‘Threats won’t stop me’

ANDREW KUNAMBURA

A white Ford Ranger truck suddenly screeches to a halt in front of this reporter, drawing the attention of vendors and passersby in the Graniteside industrial area on a Monday afternoon.

The driver — the recently suspended Zanu PF youth league national political commissar Godfrey Tsenengamu — signals for this reporter to jump in.

Casting his eyes around as if checking for lurking danger, he says with a low voice, uncharacteristic of the firebrand youthful politician: “They are out for me, but I am not afraid. A fighter is never afraid of death”.

Tsenengamu was, along with Lewis Matutu — a colleague in the youth league — suspended from the party for a year after the politburo found them guilty of breaching protocol and procedure.

This was after they had publicly accused businessmen Kuda Tagwirei, Billy Rautenbach and Tafadzwa Musarara — all considered Zanu PF benefactors — of engaging in corruption.

“I have been receiving endless calls from unknown people threatening me with unspecified action and I believe they are following me everywhere I go,” he says as he reclined in his seat.

“Right now, I am on my way to the party headquarters to surrender their vehicle. I was not born driving free cars and I will not die from not driving one,” he says.

This is not the first time Tsenengamu has found himself in the line of fire.In 2016, along with six other Zanu PF provincial youth league leaders, the youth leader confronted the late former president Robert Mugabe and his widow Grace, an unthinkable act at the time, given the imperial powers the Mugabes enjoyed then.

Tsenengamu was, again the main speaker at an event at which they lashed out at Grace without pulling any punches, accusing her of usurping power from her husband and sowing divisions in the party.

This infuriated Mugabe, who responded by getting them kicked out of Zanu PF. They were re-admitted into the party two years later after Mugabe was elbowed out in a military coup which saw President Emmerson Mnangagwa assuming the throne.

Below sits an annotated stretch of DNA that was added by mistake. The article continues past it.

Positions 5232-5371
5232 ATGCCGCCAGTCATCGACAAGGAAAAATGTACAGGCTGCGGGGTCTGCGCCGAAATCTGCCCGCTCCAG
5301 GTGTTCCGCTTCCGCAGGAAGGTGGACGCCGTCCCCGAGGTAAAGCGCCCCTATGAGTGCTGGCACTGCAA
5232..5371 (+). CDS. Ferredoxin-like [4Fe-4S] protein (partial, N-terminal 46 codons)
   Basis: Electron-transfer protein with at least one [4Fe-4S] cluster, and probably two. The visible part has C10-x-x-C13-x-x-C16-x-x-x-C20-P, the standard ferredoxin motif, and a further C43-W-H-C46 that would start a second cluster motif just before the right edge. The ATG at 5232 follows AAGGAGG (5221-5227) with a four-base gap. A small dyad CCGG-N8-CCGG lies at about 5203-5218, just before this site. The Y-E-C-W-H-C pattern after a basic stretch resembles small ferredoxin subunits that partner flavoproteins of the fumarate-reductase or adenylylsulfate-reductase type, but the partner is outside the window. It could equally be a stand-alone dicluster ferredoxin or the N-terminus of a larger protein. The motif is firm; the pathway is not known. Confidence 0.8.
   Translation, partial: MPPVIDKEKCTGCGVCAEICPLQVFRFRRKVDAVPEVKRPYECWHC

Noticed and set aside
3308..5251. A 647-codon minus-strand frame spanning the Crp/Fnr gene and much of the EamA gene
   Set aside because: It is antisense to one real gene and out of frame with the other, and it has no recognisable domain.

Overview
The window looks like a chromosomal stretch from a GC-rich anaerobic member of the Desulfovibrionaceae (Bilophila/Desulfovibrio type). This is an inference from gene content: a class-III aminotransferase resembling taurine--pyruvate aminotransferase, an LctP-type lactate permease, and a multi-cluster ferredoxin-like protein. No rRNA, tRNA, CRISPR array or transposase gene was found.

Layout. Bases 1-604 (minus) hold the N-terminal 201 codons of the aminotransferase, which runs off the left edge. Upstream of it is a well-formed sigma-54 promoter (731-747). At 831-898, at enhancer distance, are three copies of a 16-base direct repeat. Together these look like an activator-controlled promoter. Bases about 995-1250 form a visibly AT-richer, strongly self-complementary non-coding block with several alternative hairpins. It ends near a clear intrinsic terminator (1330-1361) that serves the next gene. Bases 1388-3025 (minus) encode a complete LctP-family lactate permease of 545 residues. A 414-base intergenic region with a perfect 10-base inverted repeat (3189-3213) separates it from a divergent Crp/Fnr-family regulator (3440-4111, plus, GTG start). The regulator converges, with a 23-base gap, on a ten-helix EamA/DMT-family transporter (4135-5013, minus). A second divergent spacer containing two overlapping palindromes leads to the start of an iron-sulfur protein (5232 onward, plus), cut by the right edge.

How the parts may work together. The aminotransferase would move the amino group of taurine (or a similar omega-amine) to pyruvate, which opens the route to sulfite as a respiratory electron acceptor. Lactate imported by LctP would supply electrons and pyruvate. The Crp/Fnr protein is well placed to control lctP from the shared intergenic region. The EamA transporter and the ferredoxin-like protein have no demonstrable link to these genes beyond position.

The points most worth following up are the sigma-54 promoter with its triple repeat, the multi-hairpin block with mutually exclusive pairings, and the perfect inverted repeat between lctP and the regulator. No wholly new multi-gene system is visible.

Now, they are believed to be part of a cast in Zanu PF which is getting increasingly agitated by Mnangagwa’s failure to tame corruption and rein in cartels bleeding the economy.

Tsenengamu said he will continue with the anti-corruption crusade, notwithstanding the prospect of death; moreso, now he has been freed of the party leash.
Plucking a leaf from William Shakespeare’s Antony and Cleopatra (1606-07) he said: “You can only kill the messenger and not the message. I will continue with the anti-corruption drive.”

He sits up in his seat as he starts to relax. When asked whether or not he had solicited for bribes from the concerned businessmen, he lets out a sarcastic laugh before making a counter accusation.

“Actually efforts are being made to put me on mute, but like I have stated before, I can never be silenced by 30 pieces of silver,” Tsenengamu says. “I was arrested five times. I have had 10 serious charges levelled against me and the new dispensation came to my rescue. If you know, charges of subverting a constitutionally elected government attract as severe a punishment as death. I was also accused of undermining the authority of the president, intimidating and threatening the (then) first family; all sort of charges, so that I can toe the line, but because I have a conscience, I could not do so and I will still not do so, even at the point of the barrel.”

Sinking back into his reclined seat, legs on the dashboard, he says: “I have already indicated the next move. I am joining hands with other young men and women to rescue our future and that of our children from these corrupt cartels. This will be happening starting next week Friday when we converge in Harare to make a bold anti-corruption declaration. As you know, this will be a public holiday for youths and we thought it would be befitting to do so on that day.”

Having lost full-time employment in the party, he says fending for his family is the least of his worries since it means he is only joining a long list of unemployed youths.

There are many unemployed youths in the country and I am only adding to that statistic.”There is widespread belief that Tsenengamu is a pawn in a major political chess game. Some have gone to the extent of labelling him a puppet and insist there is a puppeteer holding strings, but the firebrand youth leader denies the assertion.

“Like I have said many times before, I represent myself and not any institution or any other person. I express my own views.”Following his ouster from the party, Tsenengamu says his conscience remains clear as he is fighting a just cause which will benefit future generations.

He says Zimbabweans should reject and stand up against corruption at all levels.At this point, one of his two smartphones rings and it is time to say goodbye.
“Unfortunately, my brother, I have to go. I have a meeting with some of my colleagues and they are reminding me that I am late, so I have to go.”

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